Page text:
Analysis: Kidnappings, detentions, and occasional clashes have increased in frequency in As-Sweida Governorate in recent months, and these incidents are likely to add to tensions between the resident population and Government of Syria security forces. For the time being, the Government of Syria will likely appeal to local religious leaders—namely, Shouyoukh Al-Aqel—to prevent an escalation. However, this is only likely to secure temporary reconciliation between belligerents. As-Sweida residents are generally hostile to attempts by the Government of Syria to strengthen its military and political authority, and efforts to do so have commonly been rebuffed. But the detention of As-Sweida locals by government-linked forces indicates that government-affiliated security actors are willing to forcefully pursue their objectives in the area, meaning further such incidents are probable.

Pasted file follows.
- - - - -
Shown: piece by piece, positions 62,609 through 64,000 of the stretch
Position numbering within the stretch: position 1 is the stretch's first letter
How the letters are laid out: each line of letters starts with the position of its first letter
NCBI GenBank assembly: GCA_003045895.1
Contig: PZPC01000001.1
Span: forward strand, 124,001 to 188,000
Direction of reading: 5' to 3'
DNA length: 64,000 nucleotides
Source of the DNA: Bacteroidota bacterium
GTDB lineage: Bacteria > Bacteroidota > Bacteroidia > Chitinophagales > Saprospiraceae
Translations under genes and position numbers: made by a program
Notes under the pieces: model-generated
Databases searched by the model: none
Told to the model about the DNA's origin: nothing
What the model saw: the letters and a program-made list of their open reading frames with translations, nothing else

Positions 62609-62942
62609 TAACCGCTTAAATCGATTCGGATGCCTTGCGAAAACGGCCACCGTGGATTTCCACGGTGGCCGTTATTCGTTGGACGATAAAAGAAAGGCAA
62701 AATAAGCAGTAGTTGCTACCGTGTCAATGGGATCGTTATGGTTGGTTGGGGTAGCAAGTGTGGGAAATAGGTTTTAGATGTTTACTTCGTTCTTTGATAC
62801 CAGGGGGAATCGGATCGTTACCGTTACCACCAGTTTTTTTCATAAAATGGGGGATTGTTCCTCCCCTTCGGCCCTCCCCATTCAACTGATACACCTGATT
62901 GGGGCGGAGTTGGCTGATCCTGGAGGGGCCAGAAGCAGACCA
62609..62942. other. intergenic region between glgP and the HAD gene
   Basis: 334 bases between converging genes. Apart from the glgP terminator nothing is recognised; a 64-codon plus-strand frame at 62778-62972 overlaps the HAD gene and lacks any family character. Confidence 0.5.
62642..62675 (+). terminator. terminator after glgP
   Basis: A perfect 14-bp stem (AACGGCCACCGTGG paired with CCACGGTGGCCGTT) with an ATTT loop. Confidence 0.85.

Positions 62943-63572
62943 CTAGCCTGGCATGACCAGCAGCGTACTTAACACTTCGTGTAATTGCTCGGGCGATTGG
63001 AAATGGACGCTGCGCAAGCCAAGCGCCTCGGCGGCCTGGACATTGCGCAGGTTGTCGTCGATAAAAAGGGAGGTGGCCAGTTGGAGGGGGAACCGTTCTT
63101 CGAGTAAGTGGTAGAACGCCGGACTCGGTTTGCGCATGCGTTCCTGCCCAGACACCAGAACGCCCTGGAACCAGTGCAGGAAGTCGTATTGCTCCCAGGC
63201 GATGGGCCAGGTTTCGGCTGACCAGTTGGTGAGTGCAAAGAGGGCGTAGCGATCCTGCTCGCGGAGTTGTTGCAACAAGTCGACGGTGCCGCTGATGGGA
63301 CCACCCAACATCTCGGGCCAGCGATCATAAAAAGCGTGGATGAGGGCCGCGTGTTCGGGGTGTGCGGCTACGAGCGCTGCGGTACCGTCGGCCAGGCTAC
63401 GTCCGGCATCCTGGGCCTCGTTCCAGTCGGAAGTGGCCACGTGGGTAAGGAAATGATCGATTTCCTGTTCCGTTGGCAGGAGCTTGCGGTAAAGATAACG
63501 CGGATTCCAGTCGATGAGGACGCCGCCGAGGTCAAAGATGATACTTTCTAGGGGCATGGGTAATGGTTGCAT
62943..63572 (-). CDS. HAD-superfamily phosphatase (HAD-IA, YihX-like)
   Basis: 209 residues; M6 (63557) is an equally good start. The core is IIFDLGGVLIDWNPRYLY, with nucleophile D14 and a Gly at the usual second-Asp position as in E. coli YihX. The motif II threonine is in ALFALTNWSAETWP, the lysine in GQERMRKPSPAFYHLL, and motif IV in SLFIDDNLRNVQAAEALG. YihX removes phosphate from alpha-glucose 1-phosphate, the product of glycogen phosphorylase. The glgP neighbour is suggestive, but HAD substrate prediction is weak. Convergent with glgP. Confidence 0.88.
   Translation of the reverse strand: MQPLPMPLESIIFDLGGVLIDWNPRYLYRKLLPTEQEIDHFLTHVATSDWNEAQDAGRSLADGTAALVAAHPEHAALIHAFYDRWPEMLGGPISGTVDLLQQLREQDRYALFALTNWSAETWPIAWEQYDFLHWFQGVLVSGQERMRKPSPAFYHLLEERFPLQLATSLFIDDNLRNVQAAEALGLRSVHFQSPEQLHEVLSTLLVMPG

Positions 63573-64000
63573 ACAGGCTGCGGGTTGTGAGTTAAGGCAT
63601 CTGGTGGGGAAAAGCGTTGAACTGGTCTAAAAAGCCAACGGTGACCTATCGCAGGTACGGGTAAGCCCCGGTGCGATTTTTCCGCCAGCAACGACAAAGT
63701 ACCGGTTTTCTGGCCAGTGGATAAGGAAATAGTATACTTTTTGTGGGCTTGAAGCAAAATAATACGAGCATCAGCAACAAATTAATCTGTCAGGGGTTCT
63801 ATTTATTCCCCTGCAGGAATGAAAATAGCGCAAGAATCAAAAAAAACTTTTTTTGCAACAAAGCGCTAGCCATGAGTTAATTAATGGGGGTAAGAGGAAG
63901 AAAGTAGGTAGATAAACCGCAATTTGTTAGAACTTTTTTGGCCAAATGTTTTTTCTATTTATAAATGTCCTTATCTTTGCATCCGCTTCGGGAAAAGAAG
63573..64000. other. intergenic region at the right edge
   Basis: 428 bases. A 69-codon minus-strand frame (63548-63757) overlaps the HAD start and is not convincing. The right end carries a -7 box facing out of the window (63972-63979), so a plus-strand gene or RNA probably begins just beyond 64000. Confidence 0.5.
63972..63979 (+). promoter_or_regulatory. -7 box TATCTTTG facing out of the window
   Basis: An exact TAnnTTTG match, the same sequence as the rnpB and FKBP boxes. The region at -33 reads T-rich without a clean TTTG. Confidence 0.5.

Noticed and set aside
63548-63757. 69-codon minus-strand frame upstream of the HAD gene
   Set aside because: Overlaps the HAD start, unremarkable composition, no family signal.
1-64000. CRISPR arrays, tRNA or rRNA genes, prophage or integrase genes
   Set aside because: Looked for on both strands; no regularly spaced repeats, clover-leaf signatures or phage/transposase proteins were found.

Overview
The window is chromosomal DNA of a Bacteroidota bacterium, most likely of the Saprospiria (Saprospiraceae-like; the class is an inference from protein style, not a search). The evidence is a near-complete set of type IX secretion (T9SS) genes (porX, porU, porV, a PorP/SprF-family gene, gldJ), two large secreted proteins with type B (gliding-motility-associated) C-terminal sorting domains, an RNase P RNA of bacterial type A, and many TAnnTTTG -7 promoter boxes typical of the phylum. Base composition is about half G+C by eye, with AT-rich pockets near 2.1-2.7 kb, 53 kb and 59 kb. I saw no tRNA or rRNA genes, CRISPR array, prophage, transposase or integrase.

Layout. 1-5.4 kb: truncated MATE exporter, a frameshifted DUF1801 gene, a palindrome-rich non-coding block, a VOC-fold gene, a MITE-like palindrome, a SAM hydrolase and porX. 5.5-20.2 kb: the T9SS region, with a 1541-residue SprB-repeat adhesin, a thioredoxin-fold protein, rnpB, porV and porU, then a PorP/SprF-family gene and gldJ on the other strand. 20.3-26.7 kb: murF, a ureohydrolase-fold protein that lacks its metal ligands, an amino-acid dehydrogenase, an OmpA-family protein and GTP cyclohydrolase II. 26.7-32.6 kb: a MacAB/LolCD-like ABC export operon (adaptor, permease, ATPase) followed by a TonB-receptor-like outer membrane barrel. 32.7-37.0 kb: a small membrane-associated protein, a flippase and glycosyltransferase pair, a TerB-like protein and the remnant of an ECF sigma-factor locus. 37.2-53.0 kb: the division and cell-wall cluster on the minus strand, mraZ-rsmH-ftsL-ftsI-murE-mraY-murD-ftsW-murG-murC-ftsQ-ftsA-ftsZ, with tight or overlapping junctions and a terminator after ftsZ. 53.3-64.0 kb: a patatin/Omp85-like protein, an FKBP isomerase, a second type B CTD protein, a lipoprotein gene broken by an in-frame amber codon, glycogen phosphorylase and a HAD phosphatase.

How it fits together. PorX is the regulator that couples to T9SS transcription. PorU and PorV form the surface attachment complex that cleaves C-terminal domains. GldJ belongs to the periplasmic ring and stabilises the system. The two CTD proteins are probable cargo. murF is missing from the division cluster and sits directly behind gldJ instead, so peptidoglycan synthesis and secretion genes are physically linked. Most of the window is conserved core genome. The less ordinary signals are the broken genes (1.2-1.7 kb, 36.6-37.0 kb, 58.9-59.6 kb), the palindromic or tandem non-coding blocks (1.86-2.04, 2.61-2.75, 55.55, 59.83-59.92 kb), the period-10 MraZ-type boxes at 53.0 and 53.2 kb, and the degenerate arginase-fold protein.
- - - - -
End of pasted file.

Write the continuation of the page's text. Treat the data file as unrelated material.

Eastern Ghouta, Rural Damascus: On June 15, media sources reported that the Government of Syria’s Ministry of Education had refused to open schools in Eastern Ghouta as testing centers for students, citing security concerns. Students in central parts of Eastern Ghouta were obliged to travel to alternative testing centers in Jaramana, requiring their transit through multiple checkpoints and security screening procedures. Examinations have thus been delayed, and there is reportedly concern among student populations over the prospect of detention at checkpoints. Teachers in Eastern Ghouta claim that schools in the area are capable of holding the examinations and that the closure of schools during the examination period was a punitive measure. Sources reporting on this development note that security approval is required to open testing centers.